New Times,
New Thinking.

Why we need a new way of thinking about obesity

The former health minister and chair of Business for Health on why intervention is needed in a broken junk food market.

By James Bethell

Boris Johnson perhaps gave the most emotionally intelligent speech of his life when he tearfully explained how obesity nearly killed him when he was hospitalised with Covid

“When I went into intensive care,” he said, “when I was really ill, I was way overweight … and, you know, I was too fat,” he explained in a Twitter video. “I’ve always wanted to lose weight for ages and ages and like many people I struggle with my weight, I go up and down. But since I recovered from coronavirus, I have been steadily building up my fitness.”

For a moment, it seemed like we might have a serious government obesity strategy backed by a prime minister with the right personal story to change the national mood. But, as was often the way, someone changed his mind, and the Obesity Strategy was shelved. A bitter rearguard was fought through parliament, but ultimately the PM’s original good intentions were binned. 

Two years later, we have gone full circle. A quarter of the nation has a chronic disease, many related to them being overweight. As a consequence, the flow of sick people into the NHS, and soaring obesity-related deaths, have created a crisis. Britain’s resilience is suffering as a result. Yvonne Doyle, the former medical director of Public Health England, has said very clearly that “unhealthy societies are more vulnerable to future pandemics”.

The true cost of obesity to both individual health and the economy is increasingly clear. The ONS calculates more than 15 million people in England are obese, amounting to more than a quarter of the adult population, with a further 37.9 per cent classified as overweight. While the individual health risks associated with obesity are well documented, the UK’s problems deeply impact the economy, the NHS, and wider society.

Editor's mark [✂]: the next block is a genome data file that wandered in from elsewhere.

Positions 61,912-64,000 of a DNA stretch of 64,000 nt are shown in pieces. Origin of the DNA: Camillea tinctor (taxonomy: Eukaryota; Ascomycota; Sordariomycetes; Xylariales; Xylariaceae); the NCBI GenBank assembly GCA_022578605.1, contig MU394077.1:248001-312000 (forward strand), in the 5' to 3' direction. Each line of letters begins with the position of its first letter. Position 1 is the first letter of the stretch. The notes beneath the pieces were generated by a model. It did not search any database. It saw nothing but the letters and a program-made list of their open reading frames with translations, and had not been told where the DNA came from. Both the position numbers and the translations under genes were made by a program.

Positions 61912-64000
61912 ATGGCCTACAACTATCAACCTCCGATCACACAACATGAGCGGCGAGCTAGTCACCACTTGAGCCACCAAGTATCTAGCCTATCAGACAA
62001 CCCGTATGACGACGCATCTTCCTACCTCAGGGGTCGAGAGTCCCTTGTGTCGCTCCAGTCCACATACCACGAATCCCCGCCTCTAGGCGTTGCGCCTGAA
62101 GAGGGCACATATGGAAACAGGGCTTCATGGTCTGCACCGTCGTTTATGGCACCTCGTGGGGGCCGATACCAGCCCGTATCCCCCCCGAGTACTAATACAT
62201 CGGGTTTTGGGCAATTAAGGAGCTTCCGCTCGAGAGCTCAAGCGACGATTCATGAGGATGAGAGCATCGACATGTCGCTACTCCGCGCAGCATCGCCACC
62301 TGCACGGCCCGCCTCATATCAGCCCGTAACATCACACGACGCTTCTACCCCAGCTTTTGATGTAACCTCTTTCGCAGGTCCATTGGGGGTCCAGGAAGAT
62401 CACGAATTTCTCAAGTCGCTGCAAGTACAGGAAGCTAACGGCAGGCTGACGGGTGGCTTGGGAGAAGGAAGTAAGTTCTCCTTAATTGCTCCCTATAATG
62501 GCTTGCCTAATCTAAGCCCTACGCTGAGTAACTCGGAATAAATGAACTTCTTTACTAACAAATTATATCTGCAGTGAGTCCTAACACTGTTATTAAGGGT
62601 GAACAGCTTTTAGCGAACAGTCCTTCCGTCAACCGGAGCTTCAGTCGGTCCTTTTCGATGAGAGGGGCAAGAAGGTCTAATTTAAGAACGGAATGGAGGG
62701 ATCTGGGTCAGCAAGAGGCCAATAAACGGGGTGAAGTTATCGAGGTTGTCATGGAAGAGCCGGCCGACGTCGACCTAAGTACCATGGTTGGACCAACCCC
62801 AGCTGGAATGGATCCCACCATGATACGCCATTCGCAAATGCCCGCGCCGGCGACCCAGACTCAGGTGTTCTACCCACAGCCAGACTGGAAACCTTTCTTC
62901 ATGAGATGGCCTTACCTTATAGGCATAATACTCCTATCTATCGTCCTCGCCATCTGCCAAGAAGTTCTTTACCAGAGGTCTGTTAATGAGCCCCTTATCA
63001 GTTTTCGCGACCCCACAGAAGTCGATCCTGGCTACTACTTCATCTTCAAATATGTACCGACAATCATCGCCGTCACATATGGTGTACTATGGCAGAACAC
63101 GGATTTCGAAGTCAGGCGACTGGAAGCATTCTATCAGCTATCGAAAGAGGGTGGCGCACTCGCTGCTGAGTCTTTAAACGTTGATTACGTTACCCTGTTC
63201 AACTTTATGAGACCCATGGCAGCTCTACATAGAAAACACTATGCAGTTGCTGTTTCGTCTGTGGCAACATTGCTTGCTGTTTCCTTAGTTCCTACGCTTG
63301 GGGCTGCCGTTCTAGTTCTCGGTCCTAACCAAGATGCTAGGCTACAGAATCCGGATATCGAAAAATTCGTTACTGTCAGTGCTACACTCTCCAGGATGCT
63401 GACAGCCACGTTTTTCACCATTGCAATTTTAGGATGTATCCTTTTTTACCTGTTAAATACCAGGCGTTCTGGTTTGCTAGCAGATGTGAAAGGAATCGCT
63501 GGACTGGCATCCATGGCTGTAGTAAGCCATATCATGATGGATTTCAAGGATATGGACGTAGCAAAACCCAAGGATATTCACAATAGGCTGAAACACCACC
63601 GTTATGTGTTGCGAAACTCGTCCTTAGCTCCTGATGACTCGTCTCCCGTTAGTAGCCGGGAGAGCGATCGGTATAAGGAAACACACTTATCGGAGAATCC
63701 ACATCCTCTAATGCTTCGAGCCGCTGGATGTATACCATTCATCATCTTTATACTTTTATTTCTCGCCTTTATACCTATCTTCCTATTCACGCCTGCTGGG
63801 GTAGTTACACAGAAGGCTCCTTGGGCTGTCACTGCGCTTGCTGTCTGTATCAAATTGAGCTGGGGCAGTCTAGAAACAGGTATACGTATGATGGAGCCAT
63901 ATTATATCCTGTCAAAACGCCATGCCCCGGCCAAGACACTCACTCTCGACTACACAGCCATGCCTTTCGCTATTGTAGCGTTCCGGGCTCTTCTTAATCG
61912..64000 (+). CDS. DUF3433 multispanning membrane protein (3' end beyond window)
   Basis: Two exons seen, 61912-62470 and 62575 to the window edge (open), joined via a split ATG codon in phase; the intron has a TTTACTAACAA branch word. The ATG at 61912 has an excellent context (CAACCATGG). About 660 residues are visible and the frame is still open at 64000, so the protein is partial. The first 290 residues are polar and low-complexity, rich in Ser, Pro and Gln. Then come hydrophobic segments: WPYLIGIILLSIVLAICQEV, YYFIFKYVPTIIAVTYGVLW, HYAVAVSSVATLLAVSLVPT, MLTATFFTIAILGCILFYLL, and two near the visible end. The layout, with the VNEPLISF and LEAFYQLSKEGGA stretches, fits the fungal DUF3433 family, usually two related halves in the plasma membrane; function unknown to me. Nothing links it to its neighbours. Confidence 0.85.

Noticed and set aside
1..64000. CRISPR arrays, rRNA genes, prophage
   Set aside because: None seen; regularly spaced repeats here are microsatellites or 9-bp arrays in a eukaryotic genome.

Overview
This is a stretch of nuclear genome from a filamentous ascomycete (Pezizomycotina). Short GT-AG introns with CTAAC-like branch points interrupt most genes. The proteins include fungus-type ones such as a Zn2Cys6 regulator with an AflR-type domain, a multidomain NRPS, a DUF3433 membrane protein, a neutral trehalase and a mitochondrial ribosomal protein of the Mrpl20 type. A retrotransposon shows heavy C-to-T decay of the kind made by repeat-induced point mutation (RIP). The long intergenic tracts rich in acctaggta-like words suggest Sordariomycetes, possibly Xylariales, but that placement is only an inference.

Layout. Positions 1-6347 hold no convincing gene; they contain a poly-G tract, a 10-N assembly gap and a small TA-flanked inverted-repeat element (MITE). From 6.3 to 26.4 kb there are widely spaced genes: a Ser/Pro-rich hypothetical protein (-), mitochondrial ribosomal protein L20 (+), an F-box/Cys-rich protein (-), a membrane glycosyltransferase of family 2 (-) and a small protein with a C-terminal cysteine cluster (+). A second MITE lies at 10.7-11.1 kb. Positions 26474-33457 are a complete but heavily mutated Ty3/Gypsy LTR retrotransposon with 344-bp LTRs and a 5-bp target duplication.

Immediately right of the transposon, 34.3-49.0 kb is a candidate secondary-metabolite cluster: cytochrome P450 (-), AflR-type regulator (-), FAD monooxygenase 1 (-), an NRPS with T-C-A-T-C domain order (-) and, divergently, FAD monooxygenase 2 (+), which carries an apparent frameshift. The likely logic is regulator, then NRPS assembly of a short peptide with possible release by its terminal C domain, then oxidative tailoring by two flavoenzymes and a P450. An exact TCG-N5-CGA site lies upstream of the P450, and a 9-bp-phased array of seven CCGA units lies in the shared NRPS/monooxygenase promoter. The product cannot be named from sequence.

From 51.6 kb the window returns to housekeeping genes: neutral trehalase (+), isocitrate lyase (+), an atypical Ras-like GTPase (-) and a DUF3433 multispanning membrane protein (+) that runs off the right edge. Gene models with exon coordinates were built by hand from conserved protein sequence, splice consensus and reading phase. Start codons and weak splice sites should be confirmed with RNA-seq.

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Recent analysis has highlighted that obesity continues to spiral, costing individuals a collective £63.1bn a year, the NHS £19.2bn a year and wider society £15.6bn as a result of loss of productivity from people being too sick to work. 

Solving the obesity crisis does not lie in expanding treatment centres and bariatric surgery provision. Of course, we need to support those living with obesity, but the treatments are extortionate and rarely prove effective. The chance of an obese person attaining normal body weight stands at an annual probability of 1 in 210 for men and 1 in 124 for women. Nor is it enough to rely on tempting sentiments about “industry collaboration” and “individual responsibility”. These have proved to be dangerous distractions promoted by vested interests that delay real action.

I strongly support the message to eat healthy and exercise regularly. Those are my values. But history shows these aspirations have not beaten the lure of a longstanding junk food addiction, sold to the public with punchy advertising amplified by modern algorithms. And the junk food industry has made it very clear that its fiduciary duty to shareholders trumps its corporate social responsibility. It would be folly to wait for the laws of economics to rewrite themselves. This approach has failed us as a nation.

The answer is a more assertive stance against the causes of obesity. Free markets work. They drive prosperity, entrepreneurialism and innovation. Competition promotes consumer choice and efficiencies. But addictive products have created a failed marketplace, killing consumers at huge cost to the national wealth and individual prosperity. We need governments to protect consumers, create guardrails against excess, and empower communities to create healthy food environments. 

Whereas once we prioritised food labelling and informative campaigns aimed at encouraging lifestyle changes, nowadays we realise the importance of restricting access to and promotion of these addictive foods. We realise the importance of positive interventions such as free school meals and ultra-processed food taxes that incentivise eating healthier. We realise why we must lean in with a sugar tax, bans on television adverts for unhealthy food before nine o’clock, and on online adverts.  

These are the interventions necessary to break the so-called junk food cycle, as described by Henry Dimbleby, the food campaigner. Nothing short of that will make an impression. 

Weight loss drugs could be a game-changer, and we should determine their role in our battle against the bulge. But optimistic ministers tempted by a magic solution to this knotty problem should know that it’s unlikely to get rid of the issue altogether. We need to decipher how appetite suppressants fit into a broader national effort. 

Winning the battle against obesity will give our economy a massive supply-side boost. Our workforce will be more productive. The strain of welfare and disability payments will ease pressure on the Treasury. The NHS will have some breathing space as the flow of illness relents. The social care industry and the huge army of unpaid carers will have more time for themselves. 

This is a battle worth fighting. Voters are broadly on our side. It’s time to raise the standard and get stuck in.

[See also: Punitive welfare reforms won’t help sick Britain]

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